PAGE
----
Behavioral Health Recruitment and Retention (BHRR)

The BHRR project provides an opportunity for nonprofit, tribal, and county-operated behavioral health (BH) providers to plan, develop, and implement comprehensive strategies to recruit, onboard, engage, and retain staff and create and establish inclusive workplace cultures. Organizations will receive training and technical assistance to identify areas of need and related evidence-based strategies and approaches to create a sustainable BH workforce.

The four goals of the BHRR program are to:

  • Improve BH organizations’ knowledge and implementation of best practices in BH workforce development and change management;
  • Strengthen BH organizations’ capacity to effectively recruit and retain skilled staff through the identification and deployment of specific strategies in their organization;
  • Increase the diversity of the BH workforce through an array of strategies to reflect the individuals in need of service better; and
  • Increase BH organizations’ sustainability and their ability to respond to changing environments by supporting their development of and adherence to longer-term strategic plans.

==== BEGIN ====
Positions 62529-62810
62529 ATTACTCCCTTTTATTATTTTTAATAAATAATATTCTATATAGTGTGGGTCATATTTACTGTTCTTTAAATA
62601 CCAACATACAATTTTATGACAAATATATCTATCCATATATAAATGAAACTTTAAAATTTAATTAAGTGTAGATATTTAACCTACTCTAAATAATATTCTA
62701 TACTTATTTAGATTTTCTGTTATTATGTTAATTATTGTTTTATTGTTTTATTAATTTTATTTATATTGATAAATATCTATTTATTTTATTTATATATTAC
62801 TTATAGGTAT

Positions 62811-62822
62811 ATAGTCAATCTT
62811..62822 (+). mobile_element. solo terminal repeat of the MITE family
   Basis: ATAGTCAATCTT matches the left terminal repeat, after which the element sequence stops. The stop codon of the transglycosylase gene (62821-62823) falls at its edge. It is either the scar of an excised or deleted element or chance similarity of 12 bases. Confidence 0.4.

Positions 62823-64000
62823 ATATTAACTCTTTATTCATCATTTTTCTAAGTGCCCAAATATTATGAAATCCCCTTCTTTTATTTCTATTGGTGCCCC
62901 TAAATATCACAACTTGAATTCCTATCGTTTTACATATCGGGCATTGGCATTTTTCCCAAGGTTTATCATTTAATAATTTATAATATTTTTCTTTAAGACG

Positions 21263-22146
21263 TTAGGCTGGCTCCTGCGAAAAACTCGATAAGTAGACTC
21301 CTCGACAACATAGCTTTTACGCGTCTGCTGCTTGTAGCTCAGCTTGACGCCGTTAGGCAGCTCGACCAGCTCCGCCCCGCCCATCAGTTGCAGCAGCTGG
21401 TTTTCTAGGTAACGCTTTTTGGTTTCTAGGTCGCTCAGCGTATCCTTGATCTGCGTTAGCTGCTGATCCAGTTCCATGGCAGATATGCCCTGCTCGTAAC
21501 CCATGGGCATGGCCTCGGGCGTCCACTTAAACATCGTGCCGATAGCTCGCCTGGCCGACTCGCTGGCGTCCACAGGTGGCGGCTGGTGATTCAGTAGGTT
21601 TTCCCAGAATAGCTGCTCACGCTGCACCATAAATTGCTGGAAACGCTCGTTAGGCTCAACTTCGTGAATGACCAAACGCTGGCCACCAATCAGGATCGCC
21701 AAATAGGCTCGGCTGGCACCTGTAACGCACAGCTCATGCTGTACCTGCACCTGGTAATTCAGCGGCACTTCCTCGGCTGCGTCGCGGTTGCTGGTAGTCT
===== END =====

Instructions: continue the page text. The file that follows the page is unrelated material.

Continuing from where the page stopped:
These ambitious goals will be achieved through a three-month Planning Phase during which grantees are awarded $50,000.00 each to develop and refine their 16-month Implementation Phase plans funded with up to an additional $300,000.00 to achieve their tailored BHRR project goals.

The BHRR project runs from July 1, 2023, to January 31, 2025, and supports 81 grantees in 24 counties throughout every region of California.

The map below shows the distribution of grantees by county.

The Department of Health Care Services (DHCS) is expanding California’s BH workforce to improve access, engagement, and productive participation in BH services for individuals and communities throughout the state. The Behavioral Health Workforce Development (BHWD) initiative aims to diversify and enhance the BH workforce across geography, race, ethnicity, language, culture, sexual orientation, gender identity, and other provider characteristics to improve access to BH services by ensuring that communities find themselves represented in their care providers.

Award details are available.